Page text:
Kimiyo Harris Williams, MD, is board certified by the American Board of Pediatrics and a Fellow of the American Academy of Pediatrics. Educating her patients and encouraging healthy habits has been the foundational framework of her practice of medicine. She strongly supports health advocacy and empowers her patients and their parents to be intentional regarding their health and wellness. She graduated cum laude from Xavier University of LA, receiving a Bachelor of Science degree in Biology/Pre-Medicine. Upon completing her studies at Xavier University, she began a career in research in the department of Pulmonary Critical Care at Louisiana State University School of Medicine. She received her Doctor of Medicine degree from Louisiana State University School of Medicine, New Orleans. She completed her pediatric residency training at Children’s Hospital in New Orleans and LSU Health Sciences Center Pediatric Residency Program. Dr. Williams’ career includes academic medicine as an Associate Professor in the Department of Family Medicine at Mercer School of Medicine in Macon, Georgia, and Faculty in the Family Practice Residency Program at Phoebe Putney Memorial Hospital in Albany, Georgia. She has been a partner in an extensive pediatric practice and later established, owned, and operated her own private pediatric medical practice, Audubon Pediatrics LLC, for over 15 years. Dr. Williams has practiced medicine for over 23 years and is licensed to practice medicine in Louisiana and California.
Dr. Williams is the President & CEO of K.H. Williams Enterprises, INC., an executive health entity focused on health advocacy and medical consulting. Her corporation is currently servicing the Delta Research and Educational Foundation Research Matters for All of Us Initiative, LSU Health Science Center NIH All of Us Healthcare Provider Organization, and W. Montage Cobb/ NMA Health Institute (The Cobb Institute) Stay Well. We Can Do This Campaign collaborates with the US Department of Health and Hospitals.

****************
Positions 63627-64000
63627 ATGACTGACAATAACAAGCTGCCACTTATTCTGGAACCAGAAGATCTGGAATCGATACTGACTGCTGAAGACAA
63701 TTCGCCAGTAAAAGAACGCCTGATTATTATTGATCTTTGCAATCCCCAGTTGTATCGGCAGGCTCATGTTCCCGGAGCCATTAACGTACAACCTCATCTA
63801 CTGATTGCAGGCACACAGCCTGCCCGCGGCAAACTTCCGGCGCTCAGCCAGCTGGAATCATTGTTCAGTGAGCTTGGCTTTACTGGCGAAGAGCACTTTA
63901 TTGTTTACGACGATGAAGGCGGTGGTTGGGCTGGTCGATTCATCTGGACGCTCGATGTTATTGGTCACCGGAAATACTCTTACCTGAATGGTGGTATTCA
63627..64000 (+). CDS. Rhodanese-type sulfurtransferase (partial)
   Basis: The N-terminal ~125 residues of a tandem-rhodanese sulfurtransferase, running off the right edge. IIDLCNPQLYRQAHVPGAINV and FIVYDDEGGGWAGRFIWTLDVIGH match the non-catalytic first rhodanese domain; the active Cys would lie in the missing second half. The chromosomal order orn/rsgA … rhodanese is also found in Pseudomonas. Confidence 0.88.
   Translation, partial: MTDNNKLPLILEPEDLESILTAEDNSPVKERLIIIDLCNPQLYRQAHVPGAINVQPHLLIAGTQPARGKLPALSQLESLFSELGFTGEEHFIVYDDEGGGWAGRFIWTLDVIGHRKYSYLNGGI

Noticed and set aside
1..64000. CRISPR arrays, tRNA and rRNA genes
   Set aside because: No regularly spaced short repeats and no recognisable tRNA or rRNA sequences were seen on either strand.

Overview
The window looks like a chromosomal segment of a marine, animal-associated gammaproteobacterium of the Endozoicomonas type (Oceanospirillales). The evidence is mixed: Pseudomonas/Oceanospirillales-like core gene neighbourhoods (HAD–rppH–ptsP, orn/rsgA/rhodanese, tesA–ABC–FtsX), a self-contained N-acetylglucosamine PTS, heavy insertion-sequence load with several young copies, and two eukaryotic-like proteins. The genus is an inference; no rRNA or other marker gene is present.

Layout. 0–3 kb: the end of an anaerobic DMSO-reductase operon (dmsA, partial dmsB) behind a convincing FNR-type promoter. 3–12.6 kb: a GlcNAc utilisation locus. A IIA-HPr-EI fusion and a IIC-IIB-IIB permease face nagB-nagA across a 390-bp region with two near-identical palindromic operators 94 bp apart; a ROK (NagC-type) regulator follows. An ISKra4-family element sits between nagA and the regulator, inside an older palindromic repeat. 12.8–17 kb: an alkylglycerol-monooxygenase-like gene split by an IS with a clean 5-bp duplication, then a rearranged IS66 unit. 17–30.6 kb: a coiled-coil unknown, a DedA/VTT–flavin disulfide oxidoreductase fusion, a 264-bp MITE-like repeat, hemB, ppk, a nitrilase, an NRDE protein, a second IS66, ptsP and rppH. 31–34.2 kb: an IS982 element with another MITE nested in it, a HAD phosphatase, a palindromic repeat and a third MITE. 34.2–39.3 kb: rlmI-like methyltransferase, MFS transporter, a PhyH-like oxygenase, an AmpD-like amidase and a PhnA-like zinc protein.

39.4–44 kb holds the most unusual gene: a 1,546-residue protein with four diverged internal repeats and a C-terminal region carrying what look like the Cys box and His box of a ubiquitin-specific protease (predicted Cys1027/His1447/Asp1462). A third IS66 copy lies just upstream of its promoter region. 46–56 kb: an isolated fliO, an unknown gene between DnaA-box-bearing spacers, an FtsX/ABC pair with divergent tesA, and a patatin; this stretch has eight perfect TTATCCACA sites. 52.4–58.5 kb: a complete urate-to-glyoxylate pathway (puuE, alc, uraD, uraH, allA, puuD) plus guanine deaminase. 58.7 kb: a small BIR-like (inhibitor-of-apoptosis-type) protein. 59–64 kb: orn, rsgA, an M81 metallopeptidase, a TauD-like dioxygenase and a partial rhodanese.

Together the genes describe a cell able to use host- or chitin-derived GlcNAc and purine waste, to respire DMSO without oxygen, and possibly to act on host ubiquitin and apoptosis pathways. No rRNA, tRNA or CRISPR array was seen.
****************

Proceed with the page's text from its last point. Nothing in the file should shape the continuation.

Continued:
Dr. Williams serves as the Co-Chair of the Louisiana Regional All of Us Advisory Board.
She is currently a staff physician with South Louisiana Medical Associates (SLMA) at Leonard Chabert Medical Center Ochsner Health in the Department of Pediatrics, where she provides both outpatient and inpatient personal and professional pediatric care for her patients in southeast Louisiana. Dr. Williams is also licensed to supervise Physician Assistants in the SLMA Pediatric group.
Dr. Williams also volunteers with the Louisiana Department of Health as a Health Promotion Ambassador. She was the inaugural author of the Women’s Health Section in First Lady, Donna Edwards’ Louisiana First Foundation’s (LFF) Loving Louisiana monthly blog, and has been a featured author of several additional articles. She currently serves as the Women’s Health editor for Loving Louisiana. She has been the guest speaker and panelist, sharing her expertise at numerous meetings.
Dr. Williams is a fierce advocate for women and children and has worked closely with organizations to change policies that could improve health outcomes for women and children. Dr. Williams and her husband are the founders of
Community of Love is a 501c3 non-profit organization focused on cultivating leaders and building healthy communities of love.
She is a native of New Orleans, Louisiana. Dr. Williams cherishes being a wife, mother of two sons, bonus mother of three, and grandmother of four. Taking time to embrace and cultivate personal and professional relationships inspires and ignites a flame of life in her spirit. Serving the community personifies her passion.
Her personal mission is “Embracing Community with Compassion to Elevate Purpose.”